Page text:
As I said in the last blog, the road to Mandalay was long.. But unlike the roads in Laos, this was a proper highway so at least the ride wasn't that bumpy. We had a nightbus leaving from just north of Yangon at 8.30 and we were dropped off way ahead of departure time by our taxi. Luckily our ticket had a company name on it because the bus station was about as big as a large town. We were the only foreigners on the bus so we were also a prime target for the salespeople....water, Chiclets, chips...but we'd already bought our snacks back in Yangon so we had to disappoint them...
Our bus looked good, an old Japanese bus with comfy and bright velvet seats. The company even handed out toothbrushes and water! This was more VIP than any Lao bus I'd taken! We had seats 9&10, fine seats but unfortunately seated above a large vent, which not only limited our leg space but also created quite a cold environment for our legs. About three hours after departure we couldn't handle the cold anymore (we were wrapped up in warmer clothing, scarves and also struggled with the ventilation from
above which couldn't be switched off), so we asked a boy sitting in front of us if he could ask the driver to turn it down, or even better, off. In these cases, it's usually all or nothing...
The 2nd driver said we could sit at the front, where he covered the ventilation with a curtain. No vent below our legs, instead a stack of water bottles, bags of rice (?) or other goods that were conveniently being transported along with us passengers. It - literally and metaphorically- smelt fishy...but we were happy to at least be warmer at the front.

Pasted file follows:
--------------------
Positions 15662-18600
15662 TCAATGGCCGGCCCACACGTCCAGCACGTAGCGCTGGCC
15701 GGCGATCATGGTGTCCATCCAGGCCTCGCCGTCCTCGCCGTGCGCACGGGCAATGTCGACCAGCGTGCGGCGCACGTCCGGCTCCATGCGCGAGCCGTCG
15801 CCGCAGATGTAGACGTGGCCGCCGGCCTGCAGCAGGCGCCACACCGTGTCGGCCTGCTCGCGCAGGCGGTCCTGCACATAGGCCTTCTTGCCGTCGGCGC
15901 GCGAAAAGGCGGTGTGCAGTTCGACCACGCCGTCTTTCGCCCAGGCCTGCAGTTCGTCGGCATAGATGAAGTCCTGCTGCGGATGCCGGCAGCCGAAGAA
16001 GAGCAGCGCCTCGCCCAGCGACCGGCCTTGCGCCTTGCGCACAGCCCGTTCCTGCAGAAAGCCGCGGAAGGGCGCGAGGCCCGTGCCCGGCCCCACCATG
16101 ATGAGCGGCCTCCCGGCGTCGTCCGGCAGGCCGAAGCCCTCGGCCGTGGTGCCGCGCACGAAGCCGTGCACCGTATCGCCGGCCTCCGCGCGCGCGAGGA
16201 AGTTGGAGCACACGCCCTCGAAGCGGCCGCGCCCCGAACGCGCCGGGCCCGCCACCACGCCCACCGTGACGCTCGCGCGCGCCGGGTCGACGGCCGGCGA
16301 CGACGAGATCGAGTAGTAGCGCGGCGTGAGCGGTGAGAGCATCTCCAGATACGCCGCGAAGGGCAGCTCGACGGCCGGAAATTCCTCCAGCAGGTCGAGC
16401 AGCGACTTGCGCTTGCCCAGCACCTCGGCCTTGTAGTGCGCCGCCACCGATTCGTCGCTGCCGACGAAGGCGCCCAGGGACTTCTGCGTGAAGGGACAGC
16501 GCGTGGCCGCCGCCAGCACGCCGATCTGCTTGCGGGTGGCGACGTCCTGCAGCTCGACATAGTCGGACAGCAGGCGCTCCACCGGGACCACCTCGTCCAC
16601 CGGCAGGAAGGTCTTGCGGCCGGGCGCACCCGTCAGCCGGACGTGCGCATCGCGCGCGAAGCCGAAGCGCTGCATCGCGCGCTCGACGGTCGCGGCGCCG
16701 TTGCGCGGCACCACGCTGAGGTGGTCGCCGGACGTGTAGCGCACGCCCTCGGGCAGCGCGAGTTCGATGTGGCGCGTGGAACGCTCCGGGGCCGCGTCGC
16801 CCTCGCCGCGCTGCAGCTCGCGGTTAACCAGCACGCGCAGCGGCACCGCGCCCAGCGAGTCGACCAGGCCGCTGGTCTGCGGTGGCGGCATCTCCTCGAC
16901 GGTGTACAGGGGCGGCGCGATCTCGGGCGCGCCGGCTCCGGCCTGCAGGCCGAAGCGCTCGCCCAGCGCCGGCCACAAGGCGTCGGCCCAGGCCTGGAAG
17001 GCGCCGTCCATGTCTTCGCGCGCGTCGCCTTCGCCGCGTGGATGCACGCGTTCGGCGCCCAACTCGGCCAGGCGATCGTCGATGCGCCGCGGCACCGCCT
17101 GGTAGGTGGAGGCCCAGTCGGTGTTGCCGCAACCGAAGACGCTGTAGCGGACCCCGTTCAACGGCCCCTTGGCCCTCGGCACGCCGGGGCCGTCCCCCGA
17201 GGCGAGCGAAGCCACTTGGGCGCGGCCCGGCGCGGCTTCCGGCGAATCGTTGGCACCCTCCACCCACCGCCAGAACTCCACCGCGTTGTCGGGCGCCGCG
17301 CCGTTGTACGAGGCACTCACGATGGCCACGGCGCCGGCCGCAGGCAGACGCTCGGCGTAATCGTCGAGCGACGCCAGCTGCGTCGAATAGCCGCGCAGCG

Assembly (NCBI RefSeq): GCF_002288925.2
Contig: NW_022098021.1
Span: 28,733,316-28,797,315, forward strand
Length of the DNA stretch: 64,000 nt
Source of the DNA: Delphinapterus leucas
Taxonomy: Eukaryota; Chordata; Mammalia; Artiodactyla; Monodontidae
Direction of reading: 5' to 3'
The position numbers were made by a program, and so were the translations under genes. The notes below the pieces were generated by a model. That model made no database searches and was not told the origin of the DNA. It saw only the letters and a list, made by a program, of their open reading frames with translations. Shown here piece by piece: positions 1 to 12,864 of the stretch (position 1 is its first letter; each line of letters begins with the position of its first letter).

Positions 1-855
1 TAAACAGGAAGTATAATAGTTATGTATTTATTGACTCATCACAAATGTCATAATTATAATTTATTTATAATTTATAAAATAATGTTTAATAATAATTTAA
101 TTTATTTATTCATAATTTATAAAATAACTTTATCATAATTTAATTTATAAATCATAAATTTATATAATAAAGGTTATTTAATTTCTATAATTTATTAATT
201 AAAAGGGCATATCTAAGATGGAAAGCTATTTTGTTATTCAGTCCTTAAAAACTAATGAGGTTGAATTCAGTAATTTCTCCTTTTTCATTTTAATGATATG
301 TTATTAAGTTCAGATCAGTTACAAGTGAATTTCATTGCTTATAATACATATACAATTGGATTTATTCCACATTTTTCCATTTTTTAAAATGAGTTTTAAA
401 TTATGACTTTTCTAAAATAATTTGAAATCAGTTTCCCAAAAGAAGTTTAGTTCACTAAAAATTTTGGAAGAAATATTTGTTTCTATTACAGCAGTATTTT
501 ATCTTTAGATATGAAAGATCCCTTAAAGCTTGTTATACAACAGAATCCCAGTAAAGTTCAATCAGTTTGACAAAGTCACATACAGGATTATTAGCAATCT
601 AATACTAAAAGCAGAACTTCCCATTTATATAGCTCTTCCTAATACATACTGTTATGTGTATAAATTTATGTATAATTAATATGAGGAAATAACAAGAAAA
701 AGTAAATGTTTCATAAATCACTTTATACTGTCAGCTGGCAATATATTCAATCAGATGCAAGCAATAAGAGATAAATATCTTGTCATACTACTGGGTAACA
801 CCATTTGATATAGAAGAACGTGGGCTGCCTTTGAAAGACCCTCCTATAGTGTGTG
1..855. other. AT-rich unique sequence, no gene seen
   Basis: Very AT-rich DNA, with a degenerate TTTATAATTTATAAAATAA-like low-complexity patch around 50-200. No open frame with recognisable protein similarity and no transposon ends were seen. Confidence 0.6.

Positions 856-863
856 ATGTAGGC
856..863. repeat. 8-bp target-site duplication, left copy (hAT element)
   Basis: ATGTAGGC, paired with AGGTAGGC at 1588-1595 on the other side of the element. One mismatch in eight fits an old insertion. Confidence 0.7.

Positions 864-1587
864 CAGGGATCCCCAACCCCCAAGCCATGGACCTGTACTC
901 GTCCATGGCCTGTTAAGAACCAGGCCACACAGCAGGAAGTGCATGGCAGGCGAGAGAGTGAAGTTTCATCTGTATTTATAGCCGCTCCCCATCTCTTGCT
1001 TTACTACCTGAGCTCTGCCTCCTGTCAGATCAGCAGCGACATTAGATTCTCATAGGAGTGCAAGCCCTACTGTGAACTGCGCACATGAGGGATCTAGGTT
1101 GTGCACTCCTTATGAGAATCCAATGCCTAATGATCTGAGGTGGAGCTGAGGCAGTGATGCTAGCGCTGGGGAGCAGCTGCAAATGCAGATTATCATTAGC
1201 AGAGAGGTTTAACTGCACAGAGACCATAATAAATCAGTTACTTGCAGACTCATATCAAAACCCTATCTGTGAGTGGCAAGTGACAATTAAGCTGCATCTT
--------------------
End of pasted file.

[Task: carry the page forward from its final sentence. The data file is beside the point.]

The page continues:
We spent a few hours enjoying the Burmese entertainment, a typical romance movie with two famous Burmese actors. It was easy to follow the story despite the language... It was a clear love triangle between a girl and two guys. One of them blackmailed her but she got rid of one and two lived happily ever after. Lots of overacting and dramatic music, but pretty funny! A bit like the telenovelas in Latin America. Fortunately we managed to get a few hours of sleep here and there as well, but as we got closer to Mandalay in the
early morning hours we stopped more frequently to let people out. At about 3-4am we stopped and thought maybe we could use a bathroom somewhere as almost everyone got out. It was pitch-black, except we saw a small hut and then two officials. We had to line up and they asked for our passports and where we were going (I thought this would be quite obvious as everyone came out of the same bus from Yangon to Mandalay....) but that was it and everyone got back on the bus. No toilet break, just a Burmese provincial border crossing...
We arrived in Mandalay bus station (aka a sandy car park) at about 6am and saw a taxi driver holding my name. Very glad we had arranged a transfer for this early in the morning, we drove to our hotel which was just north of central Mandalay in a quiet residential area. We were knackered from the bus journey so we had a shower and breakfast at this lovely inn. Mom was not feeling very well so we decided to take it easy. The inn had a lovely quiet garden with some sunbeds and a pool so this was a good